Irina Dvorovenko and Tony Yazbeck in ‘The Beast in the Jungle.’ (Photo: Carol Rosegg)
Loosely based on Henry James’ 1903 novella of the same name, Vineyard Theatre has gathered what would appear to be a coveted team of artists to reimagine The Beast in the Jungle as a dance play. While the core talent of director/choreographer Susan Stroman, along with music by John Kander and book by David Thompson is evident, this particular venture lacks cohesion that can’t be tamed.
John Marcher (Peter Friedman) has just returned from a funeral when his nephew (Tony Yazbeck) arrives unannounced after a riff with his girlfriend. The clunky conversation provides a framework and flashback to explore Marcher’s longtime (and unresolved) relationship with May Bertram (Irina Dvorovenko).
Turn back the clock to 1968 when John and May meet in Naples, Italy. (John, now being played by Yazbeck). After a romantic tryst on the beach, John’s fear of intimacy—his beast—drives him away from what might very well be his one true love. The pair crosses paths 20 years later in the Cotswolds, England. John is now working as an art dealer, and by coincidence, her husband is a collector. The flame is rekindled, and once again, John is overcome by a psychological force that prohibits their union. In their third and final meeting—now 30 years later—May has become a successful photographer and her work is on exhibition in New York City. They fondly reconnect, but time has run out and their final union is not meant to be.
Kander’s “waltz-inspired instrumental score” is melodic and appropriately melancholy, but neutralizes the decade- and destination-spanning scope of the action. There is very little that imbues Part One with a sense of 1960s Italy. (Listen to Patty Pravo’s 1968 summer hit “La bambola” for a sultry taste of what was popular at the time.) The same is true for the latter sections, which also feel musically restricted. Kander, whose vast musical theater credits include Cabaret, Chicago, Kiss of the Spider Woman, and The Scottsboro Boys, instead, has created a musical vocabulary that parallels John’s psychological demise. In short, it feels stuck.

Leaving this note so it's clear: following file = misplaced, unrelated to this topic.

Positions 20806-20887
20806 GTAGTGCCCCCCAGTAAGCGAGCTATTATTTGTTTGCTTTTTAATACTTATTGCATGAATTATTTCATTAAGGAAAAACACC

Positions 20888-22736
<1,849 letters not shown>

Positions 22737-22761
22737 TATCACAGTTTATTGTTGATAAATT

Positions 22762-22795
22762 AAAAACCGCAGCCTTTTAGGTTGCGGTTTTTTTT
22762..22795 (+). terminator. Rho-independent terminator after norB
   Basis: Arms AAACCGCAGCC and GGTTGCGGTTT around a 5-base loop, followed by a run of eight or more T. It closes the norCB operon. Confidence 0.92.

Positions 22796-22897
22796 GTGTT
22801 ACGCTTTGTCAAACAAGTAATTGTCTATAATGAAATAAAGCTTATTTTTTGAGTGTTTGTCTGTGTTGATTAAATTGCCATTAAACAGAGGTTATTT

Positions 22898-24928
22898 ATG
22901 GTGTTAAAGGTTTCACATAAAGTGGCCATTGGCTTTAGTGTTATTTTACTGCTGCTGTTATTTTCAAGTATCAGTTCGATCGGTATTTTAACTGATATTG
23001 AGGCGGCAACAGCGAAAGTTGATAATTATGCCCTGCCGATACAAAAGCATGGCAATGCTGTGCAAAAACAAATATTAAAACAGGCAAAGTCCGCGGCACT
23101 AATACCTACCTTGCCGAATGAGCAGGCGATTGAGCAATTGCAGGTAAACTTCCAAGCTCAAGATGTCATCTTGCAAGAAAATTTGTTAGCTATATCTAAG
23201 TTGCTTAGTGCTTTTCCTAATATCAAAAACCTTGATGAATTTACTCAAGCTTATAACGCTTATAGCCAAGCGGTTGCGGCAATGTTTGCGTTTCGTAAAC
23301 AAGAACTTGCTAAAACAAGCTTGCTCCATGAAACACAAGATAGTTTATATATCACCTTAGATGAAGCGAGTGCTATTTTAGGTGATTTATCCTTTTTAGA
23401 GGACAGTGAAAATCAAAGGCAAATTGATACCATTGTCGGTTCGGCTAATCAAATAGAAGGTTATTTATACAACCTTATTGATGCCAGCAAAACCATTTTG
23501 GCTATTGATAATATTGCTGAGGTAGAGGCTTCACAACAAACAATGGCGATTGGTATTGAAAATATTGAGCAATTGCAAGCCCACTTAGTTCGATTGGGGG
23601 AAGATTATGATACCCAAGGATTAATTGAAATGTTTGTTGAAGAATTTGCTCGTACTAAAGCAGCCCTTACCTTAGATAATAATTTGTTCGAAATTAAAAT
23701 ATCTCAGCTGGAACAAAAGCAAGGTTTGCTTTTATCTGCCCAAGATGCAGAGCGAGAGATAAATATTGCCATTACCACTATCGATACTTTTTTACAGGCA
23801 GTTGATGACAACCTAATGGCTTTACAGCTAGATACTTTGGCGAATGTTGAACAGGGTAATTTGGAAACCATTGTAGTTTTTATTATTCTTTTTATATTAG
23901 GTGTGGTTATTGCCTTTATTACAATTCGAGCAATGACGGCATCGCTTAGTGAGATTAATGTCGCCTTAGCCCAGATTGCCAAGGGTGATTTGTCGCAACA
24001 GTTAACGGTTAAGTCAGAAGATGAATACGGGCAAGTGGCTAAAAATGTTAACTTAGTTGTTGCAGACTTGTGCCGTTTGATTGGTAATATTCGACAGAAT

Thompson’s book leaves Friedman often saddled with a reflective narrative, which the Tony-nominated actor does his best to deliver. It is only in the play’s last section when John and May reconnect 50 years after their first meeting that the dialogue really comes to life, followed by John’s crumbling monologue where he recognizes his inner demons.
See, I have primal doubts. No, no. I have a beast. Yes! A beast! A beast that will one day destroy me – and anyone I’m with – as completely as if we both just jumped in front of a train.
But The Beast in the Jungle’s most primal moments are told through dance. Stroman’s decade-spanning career as a director/choreographer includes 16 Broadway shows (not to mention a brilliantly hilarious production of Young Frankenstein now playing on London’s West End). With Yazbeck and Dvorovenko (a principal dancer with American Ballet Theater for 14 years) as her muses, along with a female ensemble of six dancers, Stroman doesn’t necessarily break new ground in terms of the art form but certainly showcases her performers’ exceptional abilities. Yazbeck shows glimmers of Gene Kelly through his muscular, athletic movement, but the venue feels too small for him at times, with a performance that occasionally feels presentational. Dvorovenko, on the other hand, exhibits restraint and an efficiency of movement that is nothing short of captivating. And if you think this dancer can’t act, think again. Her final scene with Friedman is the play’s most authentic moment.
Michael Curry’s scenic design is suggestive to afford ample dance space on the Vineyard’s intimate stage while utilizing ethereal costumes in conjunction with Ben Stanton’s lighting design to create a mythical and consuming sense of the Beast’s presence. But these fleeting moments of theatricality aren’t quite enough to stir fire in the belly.
This beast in the jungle is still on the hunt. It hasn’t quite found its lair.
The Beast in the Jungle
108 East 15th Street, NYC
Through June 17
Matthew Wexler is The Broadway Blog’s editor. Read more of his work at wexlerwrites.com.